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Educational Psychology

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By Max Anderson I am an Instructional Designer in Undergraduate Medical Education at UIC College of Medicine.
David A Cook, Anthony R Artino
OBJECTIVE: To succinctly summarise five contemporary theories about motivation to learn, articulate key intersections and distinctions among these theories, and identify important considerations for future research. RESULTS: Motivation has been defined as the process whereby goal-directed activities are initiated and sustained. In expectancy-value theory, motivation is a function of the expectation of success and perceived value. Attribution theory focuses on the causal attributions learners create to explain the results of an activity, and classifies these in terms of their locus, stability and controllability...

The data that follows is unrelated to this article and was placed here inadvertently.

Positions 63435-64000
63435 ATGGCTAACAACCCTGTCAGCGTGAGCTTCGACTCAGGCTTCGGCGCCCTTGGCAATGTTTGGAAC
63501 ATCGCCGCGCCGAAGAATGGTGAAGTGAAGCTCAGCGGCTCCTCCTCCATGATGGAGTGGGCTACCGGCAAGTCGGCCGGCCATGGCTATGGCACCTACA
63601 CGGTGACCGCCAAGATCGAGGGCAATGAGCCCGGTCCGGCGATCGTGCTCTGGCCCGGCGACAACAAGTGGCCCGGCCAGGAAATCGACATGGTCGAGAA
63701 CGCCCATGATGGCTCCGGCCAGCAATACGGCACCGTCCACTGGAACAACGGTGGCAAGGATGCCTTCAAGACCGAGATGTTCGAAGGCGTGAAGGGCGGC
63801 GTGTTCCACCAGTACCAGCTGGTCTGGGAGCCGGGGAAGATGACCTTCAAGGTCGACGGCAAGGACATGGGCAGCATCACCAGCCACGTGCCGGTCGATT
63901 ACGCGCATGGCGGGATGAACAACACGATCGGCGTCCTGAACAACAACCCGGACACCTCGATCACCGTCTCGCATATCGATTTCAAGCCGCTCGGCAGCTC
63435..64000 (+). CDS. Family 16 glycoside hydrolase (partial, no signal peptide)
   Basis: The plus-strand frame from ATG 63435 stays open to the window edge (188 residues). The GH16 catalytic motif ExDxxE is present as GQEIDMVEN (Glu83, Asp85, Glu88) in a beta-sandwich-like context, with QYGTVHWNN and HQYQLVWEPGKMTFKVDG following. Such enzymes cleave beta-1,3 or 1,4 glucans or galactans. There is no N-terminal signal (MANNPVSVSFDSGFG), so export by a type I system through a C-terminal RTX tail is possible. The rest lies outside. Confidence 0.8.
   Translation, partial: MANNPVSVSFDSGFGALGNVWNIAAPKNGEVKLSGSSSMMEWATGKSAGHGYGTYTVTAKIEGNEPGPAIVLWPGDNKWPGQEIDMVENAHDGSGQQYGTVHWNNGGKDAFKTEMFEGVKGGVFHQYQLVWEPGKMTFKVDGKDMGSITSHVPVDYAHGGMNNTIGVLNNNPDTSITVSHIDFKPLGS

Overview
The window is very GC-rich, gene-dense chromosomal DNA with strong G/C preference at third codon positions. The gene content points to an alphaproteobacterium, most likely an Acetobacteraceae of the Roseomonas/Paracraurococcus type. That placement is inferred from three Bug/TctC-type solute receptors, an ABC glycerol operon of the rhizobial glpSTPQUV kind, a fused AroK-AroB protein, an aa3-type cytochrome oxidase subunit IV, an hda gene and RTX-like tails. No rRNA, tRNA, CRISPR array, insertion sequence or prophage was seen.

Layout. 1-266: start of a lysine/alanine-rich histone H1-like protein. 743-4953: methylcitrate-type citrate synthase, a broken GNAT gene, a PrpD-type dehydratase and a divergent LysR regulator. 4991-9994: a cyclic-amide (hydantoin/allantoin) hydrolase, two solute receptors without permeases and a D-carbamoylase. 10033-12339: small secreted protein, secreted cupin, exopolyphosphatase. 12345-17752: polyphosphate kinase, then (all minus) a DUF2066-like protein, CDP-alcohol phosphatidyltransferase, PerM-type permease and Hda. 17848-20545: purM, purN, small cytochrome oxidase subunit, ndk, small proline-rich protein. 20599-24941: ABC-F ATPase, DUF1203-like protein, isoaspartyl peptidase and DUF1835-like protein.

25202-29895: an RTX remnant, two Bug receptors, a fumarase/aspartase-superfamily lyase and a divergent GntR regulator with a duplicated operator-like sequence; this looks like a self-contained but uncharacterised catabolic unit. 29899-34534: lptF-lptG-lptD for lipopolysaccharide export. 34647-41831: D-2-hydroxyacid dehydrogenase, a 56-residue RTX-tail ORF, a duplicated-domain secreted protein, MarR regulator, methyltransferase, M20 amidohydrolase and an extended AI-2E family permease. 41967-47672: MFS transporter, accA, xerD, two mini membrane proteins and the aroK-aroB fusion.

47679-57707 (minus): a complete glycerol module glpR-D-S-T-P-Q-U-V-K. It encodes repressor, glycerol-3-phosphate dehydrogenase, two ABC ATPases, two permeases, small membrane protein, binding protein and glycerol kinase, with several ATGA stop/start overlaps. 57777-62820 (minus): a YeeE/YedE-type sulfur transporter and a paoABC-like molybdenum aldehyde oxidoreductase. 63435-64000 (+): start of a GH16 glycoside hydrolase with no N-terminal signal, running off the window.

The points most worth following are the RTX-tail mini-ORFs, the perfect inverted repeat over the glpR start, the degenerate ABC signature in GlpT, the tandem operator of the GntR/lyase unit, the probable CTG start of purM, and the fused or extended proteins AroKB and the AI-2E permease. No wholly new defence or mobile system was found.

October 2016: Medical Education
Dario Cecilio-Fernandes, Wouter Kerdijk, A D Debbie C Jaarsma, René A Tio
BACKGROUND: Beside acquiring knowledge, medical students should also develop the ability to apply and reflect on it, requiring higher-order cognitive processing. Ideally, students should have reached higher-order cognitive processing when they enter the clinical program. Whether this is the case, is unknown. We investigated students' cognitive processing, and awareness of their knowledge during medical school. METHODS: Data were gathered from 347 first-year preclinical and 196 first-year clinical students concerning the 2008 and 2011 Dutch progress tests...
April 27, 2016: Medical Teacher
Petra J Lewis